Java Reference
In-Depth Information
Use a Configuration File
Many plugins, and the server itself, use configuration files to fine-tune and
customize different values and select different behaviors. A configuration file
is just a simple text file, designed to be read and edited directly by a person.
The idea is that you can customize aspects of the plugin without having to
fool around with the source code or recompile anything. End users, server
operators, developers—everyone can use them. And now we will too.
We're going to modify a plugin to use a configuration file. Previously, on page
83 , we built a plugin that dropped a bunch of squid on your current location—
a “squid bomb.” We're going to add configuration options to the SquidBomb plugin:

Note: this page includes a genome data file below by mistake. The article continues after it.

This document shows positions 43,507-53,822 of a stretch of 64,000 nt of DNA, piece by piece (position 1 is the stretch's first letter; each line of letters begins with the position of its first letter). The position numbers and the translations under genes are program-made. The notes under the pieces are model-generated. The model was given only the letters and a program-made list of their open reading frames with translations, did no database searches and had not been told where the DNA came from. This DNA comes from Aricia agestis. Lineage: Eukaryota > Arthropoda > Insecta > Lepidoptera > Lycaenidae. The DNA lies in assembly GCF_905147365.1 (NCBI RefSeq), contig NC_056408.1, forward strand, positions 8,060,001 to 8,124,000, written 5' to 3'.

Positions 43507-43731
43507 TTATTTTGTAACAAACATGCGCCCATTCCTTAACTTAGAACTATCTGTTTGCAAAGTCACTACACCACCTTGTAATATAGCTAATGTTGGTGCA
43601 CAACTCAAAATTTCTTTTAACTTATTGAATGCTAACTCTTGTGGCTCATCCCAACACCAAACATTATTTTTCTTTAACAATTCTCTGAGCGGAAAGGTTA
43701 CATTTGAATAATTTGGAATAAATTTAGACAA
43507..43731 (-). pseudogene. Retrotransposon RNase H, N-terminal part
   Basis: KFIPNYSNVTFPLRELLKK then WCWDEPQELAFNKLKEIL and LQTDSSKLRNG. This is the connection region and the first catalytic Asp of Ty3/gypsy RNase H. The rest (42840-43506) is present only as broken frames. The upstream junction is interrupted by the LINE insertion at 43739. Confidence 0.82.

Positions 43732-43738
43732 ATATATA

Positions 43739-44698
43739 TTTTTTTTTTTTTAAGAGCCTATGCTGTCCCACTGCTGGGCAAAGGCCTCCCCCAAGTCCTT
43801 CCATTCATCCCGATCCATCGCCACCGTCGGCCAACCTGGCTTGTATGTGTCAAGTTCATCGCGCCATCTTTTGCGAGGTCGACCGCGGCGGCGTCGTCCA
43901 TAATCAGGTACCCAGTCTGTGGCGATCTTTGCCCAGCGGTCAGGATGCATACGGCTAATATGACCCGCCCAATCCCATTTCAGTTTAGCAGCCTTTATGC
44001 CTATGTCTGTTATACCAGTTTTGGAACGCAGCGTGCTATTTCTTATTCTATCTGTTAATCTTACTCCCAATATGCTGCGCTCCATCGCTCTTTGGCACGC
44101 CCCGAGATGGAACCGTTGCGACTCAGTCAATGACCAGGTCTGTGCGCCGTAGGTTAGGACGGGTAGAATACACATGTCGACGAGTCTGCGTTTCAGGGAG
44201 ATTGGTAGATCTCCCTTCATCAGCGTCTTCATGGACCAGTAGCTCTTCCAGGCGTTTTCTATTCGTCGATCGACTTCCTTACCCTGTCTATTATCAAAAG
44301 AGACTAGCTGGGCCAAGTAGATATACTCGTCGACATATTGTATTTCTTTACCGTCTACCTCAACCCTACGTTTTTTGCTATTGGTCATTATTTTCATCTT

•The number of squid to drop
•The height from which the squid fall
•The ability to get rid of the squid cleanly, or set the squid on fire (a new
Lucky for us, the Canary plugins come with a configuration-file mechanism
built in and ready to use. Here's how it works.
The configuration file itself will be named PluginName .cfg , and placed in a
subdirectory named for the plugin under Server/config . So for our SquidBombConfig
plugin, the config file would be here:
The config file itself looks something like this:
The format used in this file is a very simple format. In fact, you've been using
it all along—it's the format of the Canary.inf file also.
Each line represents one setting and has just the name of the value you want
to store (no spaces in the name, please), followed by an equals sign ( = ) and
then the value. You can store strings, integers, booleans (true or false), dou-
bles, and so on.
If the cfg file doesn't exist when the plugin starts up, it will create a default
one based on values you set in the plugin. That's an easy way to get started;
once the file is created, you (or a user or server operator) can go in and make
changes to the file on disk.
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